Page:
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Montpelier Mayor, Mary Hooper, Urges “Yes” Vote on District Heating

Dear Friends,

I am writing for two reasons—the district heat vote in Montpelier and a flood update.

On Tuesday Montpelier voters will consider allowing the City to bond for $2.75 million for a district heating system. A yes vote means the City will continue considering whether a district heating system for the city and the state, with the opportunity for some downtown properties to hook on, is in our best interest. A no vote stops the process—it releases the state’s commitment of $7 million and the $8 million federal grant will be lost to the city.

This is a complex and evolving project. All of us have questions, which have to be answered before we make a commitment to building the district heating system. There is a lot of information on the project on the city’s web site: . I’ll just recite three basic facts here. 1.) The project is designed to cost no more than the city is currently spending heating three municipal buildings and two school buildings with oil. In other words—the cost of bonding and the cost of heating with the new system will be the same or less than the City is currently spending when it buys 100,000 gallons of oil a year. 2.) The approximately $300,000 we project to spend heating the five buildings will not be available to spend in another way if the bond is not approved. 3.) If this project does not work we will not move forward with it.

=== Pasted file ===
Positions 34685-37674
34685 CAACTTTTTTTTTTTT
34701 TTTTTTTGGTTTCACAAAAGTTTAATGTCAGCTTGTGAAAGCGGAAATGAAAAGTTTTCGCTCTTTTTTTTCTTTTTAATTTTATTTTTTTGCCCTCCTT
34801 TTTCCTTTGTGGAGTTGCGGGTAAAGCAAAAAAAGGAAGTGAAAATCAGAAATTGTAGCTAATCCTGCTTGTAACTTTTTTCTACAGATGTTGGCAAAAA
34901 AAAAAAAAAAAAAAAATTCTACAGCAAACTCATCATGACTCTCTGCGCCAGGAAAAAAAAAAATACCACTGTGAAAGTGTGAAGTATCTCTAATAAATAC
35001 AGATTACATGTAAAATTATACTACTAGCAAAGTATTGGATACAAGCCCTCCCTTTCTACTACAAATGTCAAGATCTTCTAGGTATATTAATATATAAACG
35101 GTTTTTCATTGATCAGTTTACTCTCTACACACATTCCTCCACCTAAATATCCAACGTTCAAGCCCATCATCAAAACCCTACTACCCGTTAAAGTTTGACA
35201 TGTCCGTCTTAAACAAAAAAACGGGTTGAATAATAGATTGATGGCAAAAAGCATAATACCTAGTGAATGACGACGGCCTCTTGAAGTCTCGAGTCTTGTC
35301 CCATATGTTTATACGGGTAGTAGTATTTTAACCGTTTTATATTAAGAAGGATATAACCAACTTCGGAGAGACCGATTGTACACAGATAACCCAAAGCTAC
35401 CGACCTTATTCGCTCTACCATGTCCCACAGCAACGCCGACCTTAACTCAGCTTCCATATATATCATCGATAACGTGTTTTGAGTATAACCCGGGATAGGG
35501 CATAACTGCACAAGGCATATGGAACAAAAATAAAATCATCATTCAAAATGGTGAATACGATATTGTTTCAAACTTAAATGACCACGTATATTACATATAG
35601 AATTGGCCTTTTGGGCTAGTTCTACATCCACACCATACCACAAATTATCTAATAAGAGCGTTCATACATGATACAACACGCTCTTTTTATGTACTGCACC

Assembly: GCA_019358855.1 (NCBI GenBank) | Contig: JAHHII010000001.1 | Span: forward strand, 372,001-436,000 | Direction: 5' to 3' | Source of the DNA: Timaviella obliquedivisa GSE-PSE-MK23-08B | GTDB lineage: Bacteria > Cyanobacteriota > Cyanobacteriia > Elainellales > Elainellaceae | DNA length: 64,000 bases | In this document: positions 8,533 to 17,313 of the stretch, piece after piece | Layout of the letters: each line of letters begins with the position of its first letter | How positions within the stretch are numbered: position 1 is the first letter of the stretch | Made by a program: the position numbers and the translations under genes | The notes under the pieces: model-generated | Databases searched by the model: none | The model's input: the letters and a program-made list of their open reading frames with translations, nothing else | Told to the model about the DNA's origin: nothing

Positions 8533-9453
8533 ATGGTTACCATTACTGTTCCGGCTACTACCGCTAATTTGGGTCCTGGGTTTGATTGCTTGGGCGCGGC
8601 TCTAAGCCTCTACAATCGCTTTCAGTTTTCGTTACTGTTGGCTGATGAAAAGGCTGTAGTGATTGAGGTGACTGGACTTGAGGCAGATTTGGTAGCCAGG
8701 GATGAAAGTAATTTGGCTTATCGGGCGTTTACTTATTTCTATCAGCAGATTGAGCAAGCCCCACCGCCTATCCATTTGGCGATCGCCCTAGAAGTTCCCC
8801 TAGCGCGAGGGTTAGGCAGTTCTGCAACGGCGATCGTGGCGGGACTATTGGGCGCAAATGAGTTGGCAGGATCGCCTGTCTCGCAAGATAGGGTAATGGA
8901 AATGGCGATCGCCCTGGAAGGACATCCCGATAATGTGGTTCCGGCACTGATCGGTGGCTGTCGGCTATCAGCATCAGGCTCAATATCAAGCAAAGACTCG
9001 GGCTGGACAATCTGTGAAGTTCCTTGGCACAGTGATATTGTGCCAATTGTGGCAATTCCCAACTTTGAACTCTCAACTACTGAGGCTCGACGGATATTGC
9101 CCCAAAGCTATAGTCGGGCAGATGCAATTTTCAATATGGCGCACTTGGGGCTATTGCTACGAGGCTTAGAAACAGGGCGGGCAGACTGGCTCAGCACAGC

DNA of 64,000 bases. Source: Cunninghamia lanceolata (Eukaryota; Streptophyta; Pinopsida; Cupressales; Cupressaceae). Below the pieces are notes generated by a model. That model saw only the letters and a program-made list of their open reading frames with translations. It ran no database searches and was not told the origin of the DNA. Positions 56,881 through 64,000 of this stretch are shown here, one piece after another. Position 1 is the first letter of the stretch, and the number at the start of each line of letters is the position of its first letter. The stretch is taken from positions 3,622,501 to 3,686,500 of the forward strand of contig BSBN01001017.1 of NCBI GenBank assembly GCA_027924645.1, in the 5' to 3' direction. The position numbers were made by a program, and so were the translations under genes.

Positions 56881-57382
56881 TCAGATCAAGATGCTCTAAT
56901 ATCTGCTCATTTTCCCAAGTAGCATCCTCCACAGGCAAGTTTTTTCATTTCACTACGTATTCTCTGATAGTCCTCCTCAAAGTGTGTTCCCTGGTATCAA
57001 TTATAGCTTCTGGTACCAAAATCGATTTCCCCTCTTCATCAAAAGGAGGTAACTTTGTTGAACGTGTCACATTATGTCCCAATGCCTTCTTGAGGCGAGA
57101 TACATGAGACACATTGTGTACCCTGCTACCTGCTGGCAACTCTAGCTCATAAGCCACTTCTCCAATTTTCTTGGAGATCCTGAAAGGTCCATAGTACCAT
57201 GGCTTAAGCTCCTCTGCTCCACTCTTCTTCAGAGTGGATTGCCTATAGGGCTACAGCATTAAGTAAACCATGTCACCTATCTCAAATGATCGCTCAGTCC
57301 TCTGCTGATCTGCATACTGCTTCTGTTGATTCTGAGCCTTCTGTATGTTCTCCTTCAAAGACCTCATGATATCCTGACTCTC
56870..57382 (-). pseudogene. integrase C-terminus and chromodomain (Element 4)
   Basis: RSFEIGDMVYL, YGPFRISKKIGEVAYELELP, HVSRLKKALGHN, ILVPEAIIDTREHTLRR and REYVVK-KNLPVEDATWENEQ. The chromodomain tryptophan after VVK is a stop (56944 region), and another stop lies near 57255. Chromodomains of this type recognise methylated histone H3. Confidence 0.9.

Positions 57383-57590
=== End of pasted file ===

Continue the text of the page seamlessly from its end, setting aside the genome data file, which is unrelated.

And I made a mistake in my op-ed piece in the paper when I said the bond would increase the bonding of the city by 1%–it is 10%. A big difference. I stand by the statement that it does not endanger the city financially. I apologize for that.

Can we afford to make this investment? We have to heat our buildings; do we believe that oil will stay below $3.05 a gallon, adjusted for inflation, over the next 20 years? Or should we make an investment in our community to move to wood? I think the question is can we afford not to pursue this investment?

The visible effects of the flood are mostly behind us. But there is a lot of work that continues in repairing the public infrastructure. And that means that the normal spring time work has been delayed. Painting cross walks, cleaning the streets, paving and sealing work will begin. The crosswalks need dry weather in order to be painted. The City Council and the voters significantly increased the budget for paving this past March, so we will start to see a difference on our streets.

What isn’t behind us is the very rough financial consequence of the flood to our businesses and some home owners. The flood was particularly hard on restaurants; they need to see you at their tables.

If businesses haven’t already, please provide the city with information on your losses—we are gathering this for the state. Homeowners should call 211 to report losses. The City has a housing preservation program which may be able to provide assistance to homeowners who experienced flooding damage. Information on the flood and resources are available at . The Governor has an initiative to make $3 to $4 million available to businesses and non profits which sustained losses. If the State’s emergency board approves this proposal on Thursday, the Vermont Economic Development Authority will begin the process of making loans of up to $25,000 (terms will be 0% interest in the first year, 1% interest for the duration of the loan) available state-wide on a first come first serve basis. The program will be designed to have a very simple application process and very quick turnaround. Watch VEDA’s web site for info. . This money will go quickly.

As always, please be in touch if you have questions or concerns.

Mary S. Hooper
802 828-2228, state house

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